Digital technologies can help people with mobility-related disabilities
Researcher Victoria Fast looks at how spatial data can improve routing for people with disabilities
Date published: 2020-01-21 12:00:00 PM
Google Maps is a digital technology that many people rely on, on a daily basis. It can help us find our way around the city by car, bike, or foot. For people with mobility-related disabilities, however, the routes it provides are not guaranteed to be accessible, and can cause problems. Why can’t we add a disability feature to help people with mobility issues find a route?
“We have an abundance of digital solutions (apps) to help people get around—but they are often not inclusive of people with disabilities,” says Dr. Victoria Fast, PhD, assistant professor in the University of Calgary’s Department of Geography, Faculty of Arts.
Fast has been trying to find a solution, but it has been challenging. “The data required to build a reliable app to support people with disabilities move around the city is very complicated,” she says. “There are different levels of mobility issues and many things need to be considered.”
Lots of data needed for accessible routing
There is no one-size-fits-all solution as there are a range of barriers people with mobility issues can face. For instance, some people exclusively use wheelchairs, and others can walk but can’t do stairs.
“It’s easy to route a car, a little more complicated to route walking, and very difficult to route accessible mobility. We need data for sidewalks, ramps, stairs, curb cuts, doors, and the condition of those features before we can even consider developing a routing platform—we need lots of data to make it reliable,” says Fast.
Fast is a spatial data scientist developing technologies to help people with mobility issues. She specializes in urban geographic information sciences, where she focuses on issues related to smart cities—the use of data and digital technologies to improve urban life.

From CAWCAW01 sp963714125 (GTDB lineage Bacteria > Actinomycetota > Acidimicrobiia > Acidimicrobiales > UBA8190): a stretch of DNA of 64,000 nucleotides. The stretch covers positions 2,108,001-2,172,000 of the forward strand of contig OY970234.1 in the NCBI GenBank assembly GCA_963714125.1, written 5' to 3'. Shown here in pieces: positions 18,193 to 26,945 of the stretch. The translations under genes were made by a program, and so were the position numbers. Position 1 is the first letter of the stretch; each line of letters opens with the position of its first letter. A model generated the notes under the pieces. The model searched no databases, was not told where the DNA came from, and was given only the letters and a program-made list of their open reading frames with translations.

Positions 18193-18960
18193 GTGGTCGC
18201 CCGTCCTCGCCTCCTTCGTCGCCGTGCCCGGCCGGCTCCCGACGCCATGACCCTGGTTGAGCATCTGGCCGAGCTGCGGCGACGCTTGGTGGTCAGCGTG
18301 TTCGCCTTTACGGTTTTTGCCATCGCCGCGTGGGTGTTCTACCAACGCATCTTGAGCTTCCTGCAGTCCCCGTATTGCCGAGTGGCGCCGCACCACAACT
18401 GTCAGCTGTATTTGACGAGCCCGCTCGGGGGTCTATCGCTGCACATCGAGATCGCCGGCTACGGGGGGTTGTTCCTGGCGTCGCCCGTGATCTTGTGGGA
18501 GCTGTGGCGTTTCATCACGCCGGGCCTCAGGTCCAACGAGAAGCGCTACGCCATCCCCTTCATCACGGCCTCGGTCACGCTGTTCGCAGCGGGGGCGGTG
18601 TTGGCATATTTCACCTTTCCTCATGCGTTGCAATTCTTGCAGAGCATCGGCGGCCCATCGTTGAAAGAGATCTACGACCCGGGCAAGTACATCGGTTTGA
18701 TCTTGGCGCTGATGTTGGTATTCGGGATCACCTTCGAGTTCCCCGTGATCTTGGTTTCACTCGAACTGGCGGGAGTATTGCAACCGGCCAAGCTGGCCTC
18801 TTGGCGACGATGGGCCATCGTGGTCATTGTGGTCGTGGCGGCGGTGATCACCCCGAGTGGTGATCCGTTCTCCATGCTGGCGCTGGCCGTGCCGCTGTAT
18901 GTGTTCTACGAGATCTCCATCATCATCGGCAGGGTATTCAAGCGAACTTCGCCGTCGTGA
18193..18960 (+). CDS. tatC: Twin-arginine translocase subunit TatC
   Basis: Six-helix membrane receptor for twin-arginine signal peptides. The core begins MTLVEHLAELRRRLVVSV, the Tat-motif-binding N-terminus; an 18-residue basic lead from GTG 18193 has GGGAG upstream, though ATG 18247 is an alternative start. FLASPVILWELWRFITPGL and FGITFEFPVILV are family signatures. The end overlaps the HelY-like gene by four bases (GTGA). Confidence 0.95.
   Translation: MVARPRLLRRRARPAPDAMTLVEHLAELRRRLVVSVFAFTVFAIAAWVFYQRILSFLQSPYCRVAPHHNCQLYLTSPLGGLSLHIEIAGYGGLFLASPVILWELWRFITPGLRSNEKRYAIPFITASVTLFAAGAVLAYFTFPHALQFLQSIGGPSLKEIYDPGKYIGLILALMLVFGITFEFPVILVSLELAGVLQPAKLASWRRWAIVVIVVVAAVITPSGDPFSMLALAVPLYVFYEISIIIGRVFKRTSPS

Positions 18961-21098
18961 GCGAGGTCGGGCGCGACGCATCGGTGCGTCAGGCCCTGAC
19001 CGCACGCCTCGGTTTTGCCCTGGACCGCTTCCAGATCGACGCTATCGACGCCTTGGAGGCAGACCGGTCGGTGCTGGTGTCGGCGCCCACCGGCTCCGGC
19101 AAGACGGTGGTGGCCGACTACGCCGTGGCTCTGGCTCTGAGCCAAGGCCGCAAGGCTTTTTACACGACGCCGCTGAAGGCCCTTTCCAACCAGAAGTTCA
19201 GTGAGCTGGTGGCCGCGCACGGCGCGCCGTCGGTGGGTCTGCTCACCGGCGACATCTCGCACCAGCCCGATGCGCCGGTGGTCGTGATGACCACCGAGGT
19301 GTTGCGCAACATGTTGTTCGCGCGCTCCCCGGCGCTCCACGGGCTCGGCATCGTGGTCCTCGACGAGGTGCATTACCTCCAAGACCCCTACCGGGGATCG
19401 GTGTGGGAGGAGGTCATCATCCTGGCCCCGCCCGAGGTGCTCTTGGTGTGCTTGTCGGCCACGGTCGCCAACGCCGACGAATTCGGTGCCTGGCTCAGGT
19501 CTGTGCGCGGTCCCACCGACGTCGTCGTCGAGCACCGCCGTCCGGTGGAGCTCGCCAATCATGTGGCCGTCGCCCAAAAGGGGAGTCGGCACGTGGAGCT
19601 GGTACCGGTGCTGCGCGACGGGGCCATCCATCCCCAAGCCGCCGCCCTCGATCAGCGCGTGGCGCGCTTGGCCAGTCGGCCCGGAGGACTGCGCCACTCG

Her motivation for pursing this area of study came from her dad, who uses a wheelchair and can have trouble navigating around the city. “My dad has been asking me for years to develop an app to help him get around in his wheelchair. I was surprised to find nothing yet exists for wheelchair-accessible routing,” she says.
About 14 per cent of Canadian adults (four million people) are living with a disability that limits their daily activities, and this number is growing as the population ages. In addition to supporting navigation, Fast would like to develop accessibility scores, similar to how some neighbourhoods have a walkability score. While it would be ideal for all navigation platforms (such as Google, Bing and Apple Maps) to have routing options for people with disabilities, Fast says we first need to acquire reliable and detailed data on barrier and aids to accessible mobility in the build environment.
Accessibility of postsecondary campuses
Fast was recently funded by a SSHRC grant. In addition to researching smart cities, one of her related research projects looks at accessibility of postsecondary campuses in Calgary. She says there is not enough information available for prospective students with mobility issues to help them decide where to study.
“Maclean’s magazine goes as far as to rank top party schools and best places to eat, but falls short of providing information of campus accessibility to help students with disabilities decide where they want to apply,” she says.
Through this research, Fast hopes to develop methods to map and assess the accessibility of all campuses in Canada so students with disabilities can make more informed choices about the best school to attend.
Marta Cyperling, University Relations, at the University of Calgary, wrote this story. It was first published on the university’s website.